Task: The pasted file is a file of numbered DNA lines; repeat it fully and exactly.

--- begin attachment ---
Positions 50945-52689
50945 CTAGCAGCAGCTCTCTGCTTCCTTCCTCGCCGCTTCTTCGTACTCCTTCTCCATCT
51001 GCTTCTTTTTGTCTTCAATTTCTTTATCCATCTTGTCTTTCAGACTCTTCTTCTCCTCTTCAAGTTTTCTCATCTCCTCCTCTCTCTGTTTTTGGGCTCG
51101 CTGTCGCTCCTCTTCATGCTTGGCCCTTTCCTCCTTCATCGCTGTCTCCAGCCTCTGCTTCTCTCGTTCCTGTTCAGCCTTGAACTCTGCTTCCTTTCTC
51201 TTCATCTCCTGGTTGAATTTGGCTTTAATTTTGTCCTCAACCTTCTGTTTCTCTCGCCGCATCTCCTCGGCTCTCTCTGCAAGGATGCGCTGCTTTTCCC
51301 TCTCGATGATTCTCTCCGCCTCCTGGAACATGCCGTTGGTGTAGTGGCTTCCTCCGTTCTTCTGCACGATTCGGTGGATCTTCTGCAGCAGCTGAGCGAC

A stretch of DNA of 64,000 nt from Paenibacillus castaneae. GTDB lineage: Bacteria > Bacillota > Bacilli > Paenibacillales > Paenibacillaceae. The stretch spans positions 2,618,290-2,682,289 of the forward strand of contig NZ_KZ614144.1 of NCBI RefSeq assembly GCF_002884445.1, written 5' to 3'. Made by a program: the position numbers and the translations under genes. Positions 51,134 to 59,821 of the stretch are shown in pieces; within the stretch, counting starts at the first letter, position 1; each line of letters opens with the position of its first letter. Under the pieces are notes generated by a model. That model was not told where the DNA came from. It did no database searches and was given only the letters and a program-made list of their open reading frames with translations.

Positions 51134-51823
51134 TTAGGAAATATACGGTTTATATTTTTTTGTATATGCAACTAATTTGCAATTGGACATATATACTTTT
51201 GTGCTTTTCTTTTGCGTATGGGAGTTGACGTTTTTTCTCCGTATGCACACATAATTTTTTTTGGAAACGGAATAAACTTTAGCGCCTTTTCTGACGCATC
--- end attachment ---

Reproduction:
Positions 50945-52689
50945 CTAGCAGCAGCTCTCTGCTTCCTTCCTCGCCGCTTCTTCGTACTCCTTCTCCATCT
51001 GCTTCTTTTTGTCTTCAATTTCTTTATCCATCTTGTCTTTCAGACTCTTCTTCTCCTCTTCAAGTTTTCTCATCTCCTCCTCTCTCTGTTTTTGGGCTCG
51101 CTGTCGCTCCTCTTCATGCTTGGCCCTTTCCTCCTTCATCGCTGTCTCCAGCCTCTGCTTCTCTCGTTCCTGTTCAGCCTTGAACTCTGCTTCCTTTCTC
51201 TTCATCTCCTGGTTGAATTTGGCTTTAATTTTGTCCTCAACCTTCTGTTTCTCTCGCCGCATCTCCTCGGCTCTCTCTGCAAGGATGCGCTGCTTTTCCC
51301 TCTCGATGATTCTCTCCGCCTCCTGGAACATGCCGTTGGTGTAGTGGCTTCCTCCGTTCTTCTGCACGATTCGGTGGATCTTCTGCAGCAGCTGAGCGAC

A stretch of DNA of 64,000 nt from Paenibacillus castaneae. GTDB lineage: Bacteria > Bacillota > Bacilli > Paenibacillales > Paenibacillaceae. The stretch spans positions 2,618,290-2,682,289 of the forward strand of contig NZ_KZ614144.1 of NCBI RefSeq assembly GCF_002884445.1, written 5' to 3'. Made by a program: the position numbers and the translations under genes. Positions 51,134 to 59,821 of the stretch are shown in pieces; within the stretch, counting starts at the first letter, position 1; each line of letters opens with the position of its first letter. Under the pieces are notes generated by a model. That model was not told where the DNA came from. It did no database searches and was given only the letters and a program-made list of their open reading frames with translations.

Positions 51134-51823
51134 TTAGGAAATATACGGTTTATATTTTTTTGTATATGCAACTAATTTGCAATTGGACATATATACTTTT
51201 GTGCTTTTCTTTTGCGTATGGGAGTTGACGTTTTTTCTCCGTATGCACACATAATTTTTTTTGGAAACGGAATAAACTTTAGCGCCTTTTCTGACGCATC